Earthquake Swarm
A swarm of moderately-sized earthquakes struck Imperial County, north of El Centro, California late Sunday morning and early Sunday afternoon, according to the US Geological Survey. The series of temblors, some magnitude 5.0 and above, have been felt as far away as Orange County, and into Arizona and Baja California.

The USGS has so far recorded more than four dozen quakes in Imperial County, many near the city of Brawley. The first quake, a magnitude 3.9 event, struck at 10:02 a.m. (PST) northwest of Brawley and was followed by a series (swarm) of other quakes in the same general area, the USGS said in a statement.

As of 3 p.m. (PST), there have been no reports of serious damage or injuries, according to authorities in the region.

Some buildings in downtown Brawley did receive minor damage, however. Captain Jesse Zendejas of the Brawley Fire Department described the damage as "cosmetic" and said it occurred in at least three older buildings. Assessments were still ongoing as of press time.

Earthquake swarms are events where a local area experiences sequences of many earthquakes occurring over a relatively short period of time. The length of time used to define a swarm varies, but the USGS points out that an event may be on the order of days, weeks, or months, depending on circumstances.

Swarms are differentiated from aftershocks by the observation that no single earthquake can be attributed as the main shock. Earthquake swarms are generally grouped as events that precede volcanic eruptions in areas where volcanoes exist.

The quakes that have been rattling off have been in the magnitude range of 2.0 to 5.3. However, USGS geophysicist Bob Dollar said some of the larger quakes may be downgraded once scientists have a chance to analyze all the data. Most of the quakes have shook about 16 miles north of El Centro and about 92 miles north of Tijuana, Mexico. According to the USGS, there have been six earthquakes of magnitude 3.0 or greater centered near El Centro in the last 10 days.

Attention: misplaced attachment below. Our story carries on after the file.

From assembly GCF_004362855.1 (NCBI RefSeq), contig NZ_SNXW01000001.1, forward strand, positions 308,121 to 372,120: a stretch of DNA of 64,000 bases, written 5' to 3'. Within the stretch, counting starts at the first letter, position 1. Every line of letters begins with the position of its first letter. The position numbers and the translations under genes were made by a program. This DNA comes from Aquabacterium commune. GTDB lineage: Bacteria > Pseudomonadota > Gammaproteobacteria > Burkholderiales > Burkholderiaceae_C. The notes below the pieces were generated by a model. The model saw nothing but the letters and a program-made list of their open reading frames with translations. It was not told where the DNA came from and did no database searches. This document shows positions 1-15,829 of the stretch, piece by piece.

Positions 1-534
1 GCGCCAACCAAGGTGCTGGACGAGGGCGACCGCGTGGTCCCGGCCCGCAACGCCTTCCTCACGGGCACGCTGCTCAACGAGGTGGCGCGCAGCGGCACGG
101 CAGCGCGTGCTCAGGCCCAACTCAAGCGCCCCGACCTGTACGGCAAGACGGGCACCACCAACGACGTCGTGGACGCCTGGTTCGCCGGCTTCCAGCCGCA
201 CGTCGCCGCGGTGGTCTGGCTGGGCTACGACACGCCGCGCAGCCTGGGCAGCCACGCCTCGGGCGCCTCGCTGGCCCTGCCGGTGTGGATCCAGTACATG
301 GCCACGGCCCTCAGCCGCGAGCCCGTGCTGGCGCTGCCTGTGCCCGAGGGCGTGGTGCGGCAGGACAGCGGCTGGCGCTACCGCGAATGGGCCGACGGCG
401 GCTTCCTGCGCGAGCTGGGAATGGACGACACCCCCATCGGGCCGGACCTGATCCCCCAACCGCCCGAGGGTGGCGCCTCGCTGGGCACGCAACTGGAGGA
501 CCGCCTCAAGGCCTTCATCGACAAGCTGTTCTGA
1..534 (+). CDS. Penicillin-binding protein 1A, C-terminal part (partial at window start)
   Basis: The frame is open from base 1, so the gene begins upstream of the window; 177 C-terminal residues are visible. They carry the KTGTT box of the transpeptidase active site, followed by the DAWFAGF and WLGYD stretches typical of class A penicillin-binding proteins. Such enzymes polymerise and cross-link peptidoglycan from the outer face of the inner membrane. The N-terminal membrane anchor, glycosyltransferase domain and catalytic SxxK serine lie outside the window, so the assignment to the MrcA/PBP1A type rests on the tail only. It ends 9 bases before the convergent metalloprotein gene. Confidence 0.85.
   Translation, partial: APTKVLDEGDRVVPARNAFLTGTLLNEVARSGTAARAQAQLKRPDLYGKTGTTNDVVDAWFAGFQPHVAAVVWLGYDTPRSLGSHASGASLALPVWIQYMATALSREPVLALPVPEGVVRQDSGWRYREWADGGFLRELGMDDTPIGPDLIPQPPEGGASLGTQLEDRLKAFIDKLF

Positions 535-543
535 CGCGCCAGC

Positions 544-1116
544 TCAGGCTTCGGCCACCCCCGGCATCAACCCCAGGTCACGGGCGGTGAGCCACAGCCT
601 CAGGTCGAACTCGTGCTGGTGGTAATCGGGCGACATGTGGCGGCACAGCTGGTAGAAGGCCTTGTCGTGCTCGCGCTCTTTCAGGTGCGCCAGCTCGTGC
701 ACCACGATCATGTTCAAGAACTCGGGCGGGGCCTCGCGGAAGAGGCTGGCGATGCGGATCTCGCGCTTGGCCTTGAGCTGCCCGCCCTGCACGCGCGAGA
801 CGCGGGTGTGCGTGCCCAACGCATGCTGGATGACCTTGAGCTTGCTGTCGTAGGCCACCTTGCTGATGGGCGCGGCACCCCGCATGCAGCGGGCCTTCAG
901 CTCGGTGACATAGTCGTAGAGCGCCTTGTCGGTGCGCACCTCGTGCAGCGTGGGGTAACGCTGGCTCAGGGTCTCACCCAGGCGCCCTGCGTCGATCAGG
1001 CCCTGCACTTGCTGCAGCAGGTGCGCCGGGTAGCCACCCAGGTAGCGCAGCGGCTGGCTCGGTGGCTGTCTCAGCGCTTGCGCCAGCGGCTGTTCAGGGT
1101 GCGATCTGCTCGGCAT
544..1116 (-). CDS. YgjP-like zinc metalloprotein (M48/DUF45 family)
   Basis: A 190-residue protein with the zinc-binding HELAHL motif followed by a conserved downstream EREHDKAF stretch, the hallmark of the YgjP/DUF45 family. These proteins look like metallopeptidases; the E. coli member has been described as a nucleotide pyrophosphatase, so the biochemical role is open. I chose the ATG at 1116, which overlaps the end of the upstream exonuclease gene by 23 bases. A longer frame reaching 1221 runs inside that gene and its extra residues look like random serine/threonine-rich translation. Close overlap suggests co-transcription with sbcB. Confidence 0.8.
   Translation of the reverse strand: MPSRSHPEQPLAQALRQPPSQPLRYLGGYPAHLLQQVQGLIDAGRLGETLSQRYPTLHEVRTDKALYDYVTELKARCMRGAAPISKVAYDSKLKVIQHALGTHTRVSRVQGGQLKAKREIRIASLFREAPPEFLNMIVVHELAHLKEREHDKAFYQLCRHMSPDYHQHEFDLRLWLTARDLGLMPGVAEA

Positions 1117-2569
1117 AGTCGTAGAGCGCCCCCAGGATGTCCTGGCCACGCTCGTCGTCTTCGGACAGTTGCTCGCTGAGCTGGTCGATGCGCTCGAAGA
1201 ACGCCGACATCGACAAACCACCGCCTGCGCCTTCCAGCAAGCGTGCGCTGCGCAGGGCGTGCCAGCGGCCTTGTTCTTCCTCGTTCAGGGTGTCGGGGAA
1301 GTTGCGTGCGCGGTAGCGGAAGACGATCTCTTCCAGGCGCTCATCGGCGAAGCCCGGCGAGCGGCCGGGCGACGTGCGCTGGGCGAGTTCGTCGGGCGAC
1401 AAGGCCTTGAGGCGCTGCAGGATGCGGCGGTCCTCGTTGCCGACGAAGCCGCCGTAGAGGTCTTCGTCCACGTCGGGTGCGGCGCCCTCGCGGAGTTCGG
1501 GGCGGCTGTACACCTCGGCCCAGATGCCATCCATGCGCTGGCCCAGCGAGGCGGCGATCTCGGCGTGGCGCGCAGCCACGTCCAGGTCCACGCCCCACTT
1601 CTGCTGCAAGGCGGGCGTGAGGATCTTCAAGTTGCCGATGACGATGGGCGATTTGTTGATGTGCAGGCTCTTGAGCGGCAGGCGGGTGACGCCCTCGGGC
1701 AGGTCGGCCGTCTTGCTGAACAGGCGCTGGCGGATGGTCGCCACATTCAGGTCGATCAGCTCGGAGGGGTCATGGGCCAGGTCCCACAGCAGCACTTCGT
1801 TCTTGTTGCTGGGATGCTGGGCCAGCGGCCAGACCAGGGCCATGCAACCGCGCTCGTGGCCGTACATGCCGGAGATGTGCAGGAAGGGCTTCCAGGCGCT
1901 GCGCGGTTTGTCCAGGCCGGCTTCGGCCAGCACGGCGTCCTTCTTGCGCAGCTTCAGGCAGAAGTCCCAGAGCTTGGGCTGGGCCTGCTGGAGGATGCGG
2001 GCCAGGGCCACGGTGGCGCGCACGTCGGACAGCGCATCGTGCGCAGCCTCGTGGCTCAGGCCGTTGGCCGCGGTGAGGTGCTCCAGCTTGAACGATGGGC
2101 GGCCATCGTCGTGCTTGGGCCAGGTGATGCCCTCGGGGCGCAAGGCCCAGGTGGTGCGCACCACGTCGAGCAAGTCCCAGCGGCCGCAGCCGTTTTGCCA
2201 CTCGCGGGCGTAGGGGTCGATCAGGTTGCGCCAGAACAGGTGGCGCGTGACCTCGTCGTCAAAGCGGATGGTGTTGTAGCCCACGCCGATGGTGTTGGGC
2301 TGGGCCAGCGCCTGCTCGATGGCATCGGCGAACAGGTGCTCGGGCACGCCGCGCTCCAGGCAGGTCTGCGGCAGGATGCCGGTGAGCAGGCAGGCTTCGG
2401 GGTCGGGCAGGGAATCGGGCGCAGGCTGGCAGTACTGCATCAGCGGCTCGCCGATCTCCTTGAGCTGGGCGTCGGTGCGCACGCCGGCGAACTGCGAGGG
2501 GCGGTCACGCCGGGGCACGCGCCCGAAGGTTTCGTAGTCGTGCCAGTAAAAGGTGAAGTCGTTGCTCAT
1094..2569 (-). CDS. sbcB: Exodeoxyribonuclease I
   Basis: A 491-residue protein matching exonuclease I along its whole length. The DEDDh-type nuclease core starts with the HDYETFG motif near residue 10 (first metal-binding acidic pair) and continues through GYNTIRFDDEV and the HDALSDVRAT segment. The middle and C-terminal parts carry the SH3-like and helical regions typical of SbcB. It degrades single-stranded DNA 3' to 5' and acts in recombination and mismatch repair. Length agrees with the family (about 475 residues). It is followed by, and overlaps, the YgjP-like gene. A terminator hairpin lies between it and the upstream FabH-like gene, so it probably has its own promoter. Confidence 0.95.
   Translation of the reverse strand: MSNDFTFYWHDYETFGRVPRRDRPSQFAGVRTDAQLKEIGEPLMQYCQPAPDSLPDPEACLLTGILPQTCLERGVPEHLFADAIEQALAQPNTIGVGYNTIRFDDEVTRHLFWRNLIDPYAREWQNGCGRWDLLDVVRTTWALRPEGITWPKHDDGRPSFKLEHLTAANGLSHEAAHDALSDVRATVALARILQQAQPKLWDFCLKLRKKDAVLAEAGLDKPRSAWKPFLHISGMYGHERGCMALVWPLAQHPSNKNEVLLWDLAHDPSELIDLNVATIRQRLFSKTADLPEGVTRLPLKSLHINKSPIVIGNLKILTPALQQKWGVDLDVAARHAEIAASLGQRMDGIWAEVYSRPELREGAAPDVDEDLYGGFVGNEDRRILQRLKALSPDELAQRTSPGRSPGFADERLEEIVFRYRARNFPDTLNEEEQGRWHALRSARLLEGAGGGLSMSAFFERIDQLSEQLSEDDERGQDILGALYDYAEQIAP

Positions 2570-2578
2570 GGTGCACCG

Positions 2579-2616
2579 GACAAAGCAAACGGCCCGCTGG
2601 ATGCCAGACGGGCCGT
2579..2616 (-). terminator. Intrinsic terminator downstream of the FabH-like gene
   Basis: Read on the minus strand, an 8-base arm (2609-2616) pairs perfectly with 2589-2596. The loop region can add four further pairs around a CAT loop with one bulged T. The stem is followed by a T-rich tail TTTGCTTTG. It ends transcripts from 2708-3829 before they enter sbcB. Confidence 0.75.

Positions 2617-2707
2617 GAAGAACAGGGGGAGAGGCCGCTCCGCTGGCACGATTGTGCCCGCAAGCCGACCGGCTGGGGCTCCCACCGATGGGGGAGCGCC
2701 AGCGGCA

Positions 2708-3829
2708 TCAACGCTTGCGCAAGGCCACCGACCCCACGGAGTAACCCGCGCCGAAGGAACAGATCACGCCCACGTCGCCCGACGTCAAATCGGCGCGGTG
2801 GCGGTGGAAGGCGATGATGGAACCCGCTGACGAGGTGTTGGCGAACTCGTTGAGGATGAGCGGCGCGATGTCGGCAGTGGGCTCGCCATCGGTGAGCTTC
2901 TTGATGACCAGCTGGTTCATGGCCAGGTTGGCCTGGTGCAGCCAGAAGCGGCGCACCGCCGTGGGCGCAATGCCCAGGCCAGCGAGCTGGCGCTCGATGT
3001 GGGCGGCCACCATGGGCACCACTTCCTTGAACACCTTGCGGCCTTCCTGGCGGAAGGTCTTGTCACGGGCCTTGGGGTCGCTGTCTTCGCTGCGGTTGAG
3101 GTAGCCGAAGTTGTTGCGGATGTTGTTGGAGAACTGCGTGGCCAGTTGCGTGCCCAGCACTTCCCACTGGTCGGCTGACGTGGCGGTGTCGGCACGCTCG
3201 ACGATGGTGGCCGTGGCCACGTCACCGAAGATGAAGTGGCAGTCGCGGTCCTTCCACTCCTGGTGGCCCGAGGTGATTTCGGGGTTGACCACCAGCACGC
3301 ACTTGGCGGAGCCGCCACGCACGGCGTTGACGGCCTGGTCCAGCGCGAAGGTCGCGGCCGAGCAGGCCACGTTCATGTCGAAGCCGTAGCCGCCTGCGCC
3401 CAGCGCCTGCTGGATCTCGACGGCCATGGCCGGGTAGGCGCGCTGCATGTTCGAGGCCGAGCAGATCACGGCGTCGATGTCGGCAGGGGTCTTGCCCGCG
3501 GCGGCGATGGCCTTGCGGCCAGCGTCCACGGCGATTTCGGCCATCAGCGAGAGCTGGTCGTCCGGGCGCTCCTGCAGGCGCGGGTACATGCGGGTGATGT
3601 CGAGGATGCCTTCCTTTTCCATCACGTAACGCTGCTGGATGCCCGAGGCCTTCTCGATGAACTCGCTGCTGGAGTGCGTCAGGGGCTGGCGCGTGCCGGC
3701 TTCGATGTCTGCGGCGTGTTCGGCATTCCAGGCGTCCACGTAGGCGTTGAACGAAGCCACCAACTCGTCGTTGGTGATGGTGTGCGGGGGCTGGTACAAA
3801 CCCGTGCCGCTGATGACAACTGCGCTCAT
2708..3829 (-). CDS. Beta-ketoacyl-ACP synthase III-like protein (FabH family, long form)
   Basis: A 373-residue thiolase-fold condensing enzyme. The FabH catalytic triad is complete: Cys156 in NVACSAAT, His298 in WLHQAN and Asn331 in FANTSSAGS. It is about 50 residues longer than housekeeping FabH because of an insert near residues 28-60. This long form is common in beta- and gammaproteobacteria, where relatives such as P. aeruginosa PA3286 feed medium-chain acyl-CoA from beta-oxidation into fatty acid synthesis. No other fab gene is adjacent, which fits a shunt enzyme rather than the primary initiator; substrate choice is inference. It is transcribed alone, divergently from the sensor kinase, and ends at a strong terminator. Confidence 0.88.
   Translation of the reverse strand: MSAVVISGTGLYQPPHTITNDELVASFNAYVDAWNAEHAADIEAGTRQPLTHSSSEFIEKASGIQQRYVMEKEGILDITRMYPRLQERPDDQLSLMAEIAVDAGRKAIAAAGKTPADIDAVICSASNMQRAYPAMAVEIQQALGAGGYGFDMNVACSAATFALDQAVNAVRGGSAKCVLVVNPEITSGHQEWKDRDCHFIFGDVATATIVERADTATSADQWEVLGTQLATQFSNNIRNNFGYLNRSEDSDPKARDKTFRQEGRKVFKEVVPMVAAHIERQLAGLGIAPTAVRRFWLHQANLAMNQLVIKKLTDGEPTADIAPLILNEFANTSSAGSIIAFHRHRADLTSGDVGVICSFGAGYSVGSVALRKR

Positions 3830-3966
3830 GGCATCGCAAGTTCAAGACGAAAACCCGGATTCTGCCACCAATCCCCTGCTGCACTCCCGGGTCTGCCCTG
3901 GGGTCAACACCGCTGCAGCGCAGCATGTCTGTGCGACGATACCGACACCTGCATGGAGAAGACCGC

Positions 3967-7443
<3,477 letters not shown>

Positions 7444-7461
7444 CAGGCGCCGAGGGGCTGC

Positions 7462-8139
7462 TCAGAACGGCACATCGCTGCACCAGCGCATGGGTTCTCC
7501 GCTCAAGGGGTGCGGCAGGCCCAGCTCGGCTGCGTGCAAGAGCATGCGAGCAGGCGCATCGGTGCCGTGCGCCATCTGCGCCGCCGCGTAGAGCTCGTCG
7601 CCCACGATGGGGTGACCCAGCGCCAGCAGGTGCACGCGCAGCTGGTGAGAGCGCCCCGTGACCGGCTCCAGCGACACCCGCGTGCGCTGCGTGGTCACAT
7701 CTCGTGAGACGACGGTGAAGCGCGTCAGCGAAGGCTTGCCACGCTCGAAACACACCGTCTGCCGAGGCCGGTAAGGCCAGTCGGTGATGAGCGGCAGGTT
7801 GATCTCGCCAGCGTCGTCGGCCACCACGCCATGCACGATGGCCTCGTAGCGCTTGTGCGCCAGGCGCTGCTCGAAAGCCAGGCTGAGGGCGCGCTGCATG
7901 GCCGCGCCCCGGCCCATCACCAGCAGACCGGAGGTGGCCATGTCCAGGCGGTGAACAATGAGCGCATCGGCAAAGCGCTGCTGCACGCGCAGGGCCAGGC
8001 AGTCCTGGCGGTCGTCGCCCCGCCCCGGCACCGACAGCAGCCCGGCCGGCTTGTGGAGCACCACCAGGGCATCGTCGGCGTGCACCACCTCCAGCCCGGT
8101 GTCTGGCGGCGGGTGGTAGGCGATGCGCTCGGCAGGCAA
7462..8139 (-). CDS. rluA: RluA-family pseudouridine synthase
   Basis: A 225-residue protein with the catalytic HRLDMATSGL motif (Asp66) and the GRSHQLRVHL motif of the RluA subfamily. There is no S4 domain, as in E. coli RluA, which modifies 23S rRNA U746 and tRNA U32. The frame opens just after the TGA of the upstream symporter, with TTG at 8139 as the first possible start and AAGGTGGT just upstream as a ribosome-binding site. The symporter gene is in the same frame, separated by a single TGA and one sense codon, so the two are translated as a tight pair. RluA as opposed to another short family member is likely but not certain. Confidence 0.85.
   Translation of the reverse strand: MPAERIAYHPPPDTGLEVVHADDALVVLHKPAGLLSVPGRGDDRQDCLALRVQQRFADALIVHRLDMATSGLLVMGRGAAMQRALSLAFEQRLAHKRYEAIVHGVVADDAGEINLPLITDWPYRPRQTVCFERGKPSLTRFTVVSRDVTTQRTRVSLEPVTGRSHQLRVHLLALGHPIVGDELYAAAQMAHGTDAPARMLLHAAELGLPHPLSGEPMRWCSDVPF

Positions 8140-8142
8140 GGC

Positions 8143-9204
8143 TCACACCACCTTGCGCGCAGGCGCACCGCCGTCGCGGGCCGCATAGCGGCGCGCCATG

The USGS is asking for anyone in the region who feels, or have felt any of the quakes to report it on their USGS "Did You Feel It?" page. These reports help the agency gauge the effects of the tremors.

Deanna Witte, an area resident in the affected region, told that this "actually isn't anything that we are not used to down here. We just take breakables off of the shelves and wait the quakes out." She said that an Easter quake in 2010 was similar to these. "My daughter is freaking out cuz she remembers the Easter one. She was only 4. She is 6 now."

Dollar said it might be difficult to sort out just which fault system caused the quakes. "It's one of the conjunctions that consists of multiple, small little faults, multiple blocks, all moving around," he said. The area, however, has seen numerous quakes over decades, including 13 magnitude 5 quakes or greater and 84 magnitude 4 or higher quakes since 1932. "This is a very active area," he said.

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